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Drug Testing and Safety
Drug testing as part of clinical trials is an exhaustive process and one that bears consistent examination. There are clearly some barriers to effectiveness that need to be addressed: according to research by AstraZeneca, 60% of project closures in drug discovery between 2008 and 2012 were safety related. This data comes from Dr Will Redfern, Associate Director of the Cardiovascular and CNS Translational Centre of Expertise at AstraZeneca, who was kind enough to speak at our recent webinar with Inside Scientific.
The problems with testing the safety of drugs in the pre-clinical stage do not arise from negligence: they come from a lack of ability to correctly identify safety signals. According to Dr Redfern, one of the major shortcomings that impede the early and effective elimination of potentially unsafe drugs is a lack of safety hazard detection in the pre-clinical stages. Compounds that are “doomed” make their way into clinical development and are not removed until much later.
According to Dr Redfern and AstraZeneca, central nervous system (CNS) symptoms comprise the biggest safety factor that takes drugs out of development in the clinical stages. Unfortunately, they are also the hardest to detect in the pre-clinical phase.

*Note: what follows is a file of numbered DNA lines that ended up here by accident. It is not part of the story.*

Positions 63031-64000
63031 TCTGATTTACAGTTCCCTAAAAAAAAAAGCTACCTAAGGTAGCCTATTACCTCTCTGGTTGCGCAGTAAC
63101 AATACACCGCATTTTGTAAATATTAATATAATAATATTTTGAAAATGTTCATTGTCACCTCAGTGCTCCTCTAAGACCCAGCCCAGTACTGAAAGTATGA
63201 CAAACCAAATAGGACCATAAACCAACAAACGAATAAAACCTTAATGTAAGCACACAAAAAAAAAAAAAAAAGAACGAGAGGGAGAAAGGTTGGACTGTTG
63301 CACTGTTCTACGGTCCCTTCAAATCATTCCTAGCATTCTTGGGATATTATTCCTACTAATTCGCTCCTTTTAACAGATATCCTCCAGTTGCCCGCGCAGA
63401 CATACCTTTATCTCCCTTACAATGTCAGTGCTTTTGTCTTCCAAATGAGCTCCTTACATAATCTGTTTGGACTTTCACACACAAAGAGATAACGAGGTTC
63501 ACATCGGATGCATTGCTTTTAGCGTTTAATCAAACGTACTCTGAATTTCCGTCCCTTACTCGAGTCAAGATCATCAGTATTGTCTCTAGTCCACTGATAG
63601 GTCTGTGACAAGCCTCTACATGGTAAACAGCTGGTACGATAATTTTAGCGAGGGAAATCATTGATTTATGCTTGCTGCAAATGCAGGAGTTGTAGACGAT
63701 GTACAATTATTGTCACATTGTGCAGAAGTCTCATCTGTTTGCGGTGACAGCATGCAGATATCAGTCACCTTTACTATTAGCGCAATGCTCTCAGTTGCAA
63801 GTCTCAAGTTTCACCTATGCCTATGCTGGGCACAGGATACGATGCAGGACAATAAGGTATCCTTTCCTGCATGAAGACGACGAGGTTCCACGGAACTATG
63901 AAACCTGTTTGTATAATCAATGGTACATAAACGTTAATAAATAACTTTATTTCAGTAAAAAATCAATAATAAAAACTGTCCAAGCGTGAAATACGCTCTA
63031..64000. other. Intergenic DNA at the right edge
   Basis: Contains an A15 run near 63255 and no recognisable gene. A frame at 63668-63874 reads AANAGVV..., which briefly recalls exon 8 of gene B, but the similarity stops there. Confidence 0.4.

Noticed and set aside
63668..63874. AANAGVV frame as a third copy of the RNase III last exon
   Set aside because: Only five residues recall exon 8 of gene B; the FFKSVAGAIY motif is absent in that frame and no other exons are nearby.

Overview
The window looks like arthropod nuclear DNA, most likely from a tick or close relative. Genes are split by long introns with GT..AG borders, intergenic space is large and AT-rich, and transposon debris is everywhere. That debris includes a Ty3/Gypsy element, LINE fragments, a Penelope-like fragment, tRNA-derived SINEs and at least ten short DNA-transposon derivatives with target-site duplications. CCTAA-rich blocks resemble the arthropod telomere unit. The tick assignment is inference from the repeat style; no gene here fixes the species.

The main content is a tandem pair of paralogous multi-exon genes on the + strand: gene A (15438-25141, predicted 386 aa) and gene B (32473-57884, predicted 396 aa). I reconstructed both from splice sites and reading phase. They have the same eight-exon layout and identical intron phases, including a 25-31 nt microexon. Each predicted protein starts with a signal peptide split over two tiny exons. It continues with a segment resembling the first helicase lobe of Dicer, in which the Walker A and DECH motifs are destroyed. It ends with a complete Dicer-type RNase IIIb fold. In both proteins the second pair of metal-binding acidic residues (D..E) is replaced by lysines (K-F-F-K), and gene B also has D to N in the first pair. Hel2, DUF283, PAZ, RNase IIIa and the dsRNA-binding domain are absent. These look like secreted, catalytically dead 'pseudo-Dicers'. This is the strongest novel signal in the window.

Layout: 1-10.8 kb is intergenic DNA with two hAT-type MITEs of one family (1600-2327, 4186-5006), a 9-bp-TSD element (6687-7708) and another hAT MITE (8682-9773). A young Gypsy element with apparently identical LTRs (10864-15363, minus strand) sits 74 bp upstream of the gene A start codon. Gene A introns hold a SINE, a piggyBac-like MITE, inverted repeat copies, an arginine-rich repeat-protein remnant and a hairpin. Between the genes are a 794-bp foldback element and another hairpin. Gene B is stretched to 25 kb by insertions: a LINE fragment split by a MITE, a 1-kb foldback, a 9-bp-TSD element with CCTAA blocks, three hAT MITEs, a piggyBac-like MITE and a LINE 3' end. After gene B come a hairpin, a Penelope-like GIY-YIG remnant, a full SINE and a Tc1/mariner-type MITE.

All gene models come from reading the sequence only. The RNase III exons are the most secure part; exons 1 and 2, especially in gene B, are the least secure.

This inability to remove unsafe compounds early costs drug companies billions, and severely hinders progress when it comes to getting safe, effective drugs to patients. If “doomed” compounds can be taken out of the running earlier, clinical trials will become more effective and the drug discovery process will become much quicker and smoother.
Actual Analytics offers companies the chance to tackle the lack of preclinical detection of unsafe compounds. The main problem with detecting CNS symptoms at the preclinical phase is that rodents have no way of communicating when they experience them. As we discussed last week, mice and rats do display telltale signs of issues like neurobehavioural conditions, but they are hard to spot using traditional methods like the Irwin Test or functional observational battery.
As Dr Redfern points out in our webinar, being able to test factors like locomotor activity without distressing the rodent makes a huge difference. Being able to pick up on abnormal behaviours quickly is another huge advantage that is held back by standard procedures (such as wading through hours of video footage looking for behaviours).
ActualHCA offers researchers the ability to monitor for these symptoms 24/7 and pick up on them before the study has progressed too far. The software is annotated to pick up on and flag unusual behaviour, so 24/7 recording does not have to mean 24/7 viewing. The indicators that signal CNS symptoms can be detected quickly with ActualHCA, meaning fewer unsafe compounds make it to the clinical stage.